Re: [nbs] NBS and TCP connection identification

Javier Ubillos <> Thu, 14 October 2010 15:27 UTC

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From: Javier Ubillos <>
To: Jan M <>
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Date: Thu, 14 Oct 2010 17:28:51 +0200
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Cc: Christian Vogt <>, "" <>
Subject: Re: [nbs] NBS and TCP connection identification
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On Thu, 2010-10-14 at 08:45 +0300, Jan M wrote:
> Hi Christian,
> On Oct 13, 2010, at 9:19 PM, Christian Vogt wrote:
> >> How will a host with a RFC1918 address be able to synthesize its name or will all RFC1918 hosts have the same name? How will NBS separate these hosts or is it assumed that server will always sees the same name? Or do the end hosts see different names e.g. server sees the synthesized name of NAT and client sees the name of RFC1918?
> > 
> > Yes, synthesized names are derived from the IP address seen by the recipient.  Therefore, if multiple legacy hosts are behind a NAT, their synthetic names will be the same.
> > 
> > An alternative could be to also encode the initiator's port number into a synthesized name, in addition to the initiator's IP address.  In this case, the synthetic names of multiple legacy hosts are behind a NAT would differ.  I am yet unconvinced whether this would be useful, though.  Thoughts?
> > 
> >> If there was a host at certain IP A (obtained via DHCP) with synthesized name A when the next host (different) gets the same IP A from DHCP will it have the same name A?  What should the peer be able to determine from this name and how will it know that it is different or same instance as the previous?
> > 
> > Yes, if DHCP hands out the same IP address to different hosts sequentially, and if those hosts are both legacy, the hosts' synthesized names will look the same.  But this is in line with the semantics of a synthesized name:  A synthesized name refers to the host that used the encoded IP address at the time of session initiation.  By implication, synthesized names are good only throughout a session -- for session identification across address changes.  Synthesized names cannot be used to re-identify a host across sessions.
> > 
> > Does this make sense?
> Actually I don't see how this could work for either session identification. If the host initiates the session with RFC1918 address behind the NAT then the peer sees synthesized name and client thinks it is Now it tries to use this name on the other interface it has and it sends to the peer "Hi, I'm I would like to add V.X.Y.Z. address to the existing session" but the peer has only session so it wont be able to identify the session or am I missing something? So I guess you need some network support to resolve that the name of the session is actually not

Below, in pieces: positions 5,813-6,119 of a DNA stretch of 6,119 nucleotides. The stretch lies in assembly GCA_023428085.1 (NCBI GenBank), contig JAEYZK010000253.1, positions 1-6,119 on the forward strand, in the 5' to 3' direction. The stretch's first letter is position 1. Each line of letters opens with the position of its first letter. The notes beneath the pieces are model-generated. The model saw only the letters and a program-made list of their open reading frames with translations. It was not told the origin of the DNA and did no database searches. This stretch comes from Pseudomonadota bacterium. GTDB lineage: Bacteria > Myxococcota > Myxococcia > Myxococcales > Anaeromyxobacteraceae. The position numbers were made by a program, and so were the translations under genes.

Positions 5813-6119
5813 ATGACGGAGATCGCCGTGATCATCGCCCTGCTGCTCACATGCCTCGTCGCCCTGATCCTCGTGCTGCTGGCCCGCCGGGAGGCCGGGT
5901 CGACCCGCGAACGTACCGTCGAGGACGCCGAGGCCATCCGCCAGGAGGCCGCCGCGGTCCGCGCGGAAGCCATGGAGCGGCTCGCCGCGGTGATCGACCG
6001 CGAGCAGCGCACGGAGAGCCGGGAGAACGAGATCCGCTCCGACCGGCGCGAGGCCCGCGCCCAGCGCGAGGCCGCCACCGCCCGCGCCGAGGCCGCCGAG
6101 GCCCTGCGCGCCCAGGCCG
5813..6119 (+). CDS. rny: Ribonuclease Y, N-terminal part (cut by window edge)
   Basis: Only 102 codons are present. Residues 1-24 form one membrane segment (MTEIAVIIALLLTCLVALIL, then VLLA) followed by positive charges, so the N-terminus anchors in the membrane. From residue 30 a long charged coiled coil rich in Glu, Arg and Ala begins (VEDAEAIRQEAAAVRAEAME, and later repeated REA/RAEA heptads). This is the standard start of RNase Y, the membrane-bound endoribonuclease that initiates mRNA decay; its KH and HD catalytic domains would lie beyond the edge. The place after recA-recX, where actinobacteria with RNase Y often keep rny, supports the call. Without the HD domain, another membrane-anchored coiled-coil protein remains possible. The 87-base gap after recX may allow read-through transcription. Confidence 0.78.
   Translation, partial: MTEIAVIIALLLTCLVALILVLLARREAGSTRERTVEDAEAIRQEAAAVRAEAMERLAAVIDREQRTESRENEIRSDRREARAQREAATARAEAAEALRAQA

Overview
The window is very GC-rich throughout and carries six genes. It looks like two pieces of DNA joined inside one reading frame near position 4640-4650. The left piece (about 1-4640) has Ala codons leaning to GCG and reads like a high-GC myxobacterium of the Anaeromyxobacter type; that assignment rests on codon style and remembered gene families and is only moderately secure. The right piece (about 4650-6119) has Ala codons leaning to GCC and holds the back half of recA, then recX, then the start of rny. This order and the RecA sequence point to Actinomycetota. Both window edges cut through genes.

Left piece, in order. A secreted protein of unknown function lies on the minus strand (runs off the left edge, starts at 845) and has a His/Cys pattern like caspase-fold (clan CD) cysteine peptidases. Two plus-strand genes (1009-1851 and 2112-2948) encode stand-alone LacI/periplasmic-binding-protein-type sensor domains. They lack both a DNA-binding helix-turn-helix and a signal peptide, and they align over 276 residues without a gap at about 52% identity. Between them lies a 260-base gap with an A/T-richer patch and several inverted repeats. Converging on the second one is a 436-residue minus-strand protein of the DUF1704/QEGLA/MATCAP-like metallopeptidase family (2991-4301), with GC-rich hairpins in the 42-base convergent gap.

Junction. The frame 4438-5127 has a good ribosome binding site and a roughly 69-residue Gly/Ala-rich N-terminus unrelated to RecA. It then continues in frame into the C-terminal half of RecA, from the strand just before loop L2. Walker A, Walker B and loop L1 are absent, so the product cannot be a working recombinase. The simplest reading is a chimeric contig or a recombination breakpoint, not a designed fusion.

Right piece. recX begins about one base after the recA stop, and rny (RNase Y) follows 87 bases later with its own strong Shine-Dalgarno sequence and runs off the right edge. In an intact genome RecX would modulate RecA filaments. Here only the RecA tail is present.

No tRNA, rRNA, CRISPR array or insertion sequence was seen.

> Additionally the session identification comes even more complex when you have multiple hosts behind the as not all can identify themselves as or how do you plan to avoid situation where multiple hosts are saying that "Hi I'm and I would like to add address to address on port 80" so how would the peer know which session to associate new address as the source port is probably not usable as you can't count on it to be same all session to be added?
>    Regards,
>     Jan
> _______________________________________________
> nbs mailing list

Consider the synthesized name an arbitrary label. Completely irrelevant
for the communication.

Assume that host A is behind a NAT,
and assume that we're talking TCP.

Host A has  |  Host B has
IP(A)       |  IP(B)
Port(A)     |  Port(B)
Name(A)     |  Name(B)

When Host A sends a packet to B, and only receives Bs address in a
literal manner, the packet on the network is still sent to
IP(B):TcpPort(B). The names Name(A) & Name(B) are added in an extension
header, but for the network, it is considered payload only.

When it arrives at Host B, Name(A) will be used as a sessionlabel with
no particular semantics. The label will never be derived to an IP, hence
there is no risk that the IP changes owner. This is all managed by
name-based sockets (e.g. by the shim6 extension).

Conversely, when the reply from Host B to A is sent, it follows normal
IP+NAT protocol. The names are, from a network perspective, just

What _could_ be an issue to be solved, is what happens when labels
collide. But I don't think this will be a major problem, as long as each
socket is well isolated from other sockets.

// Javier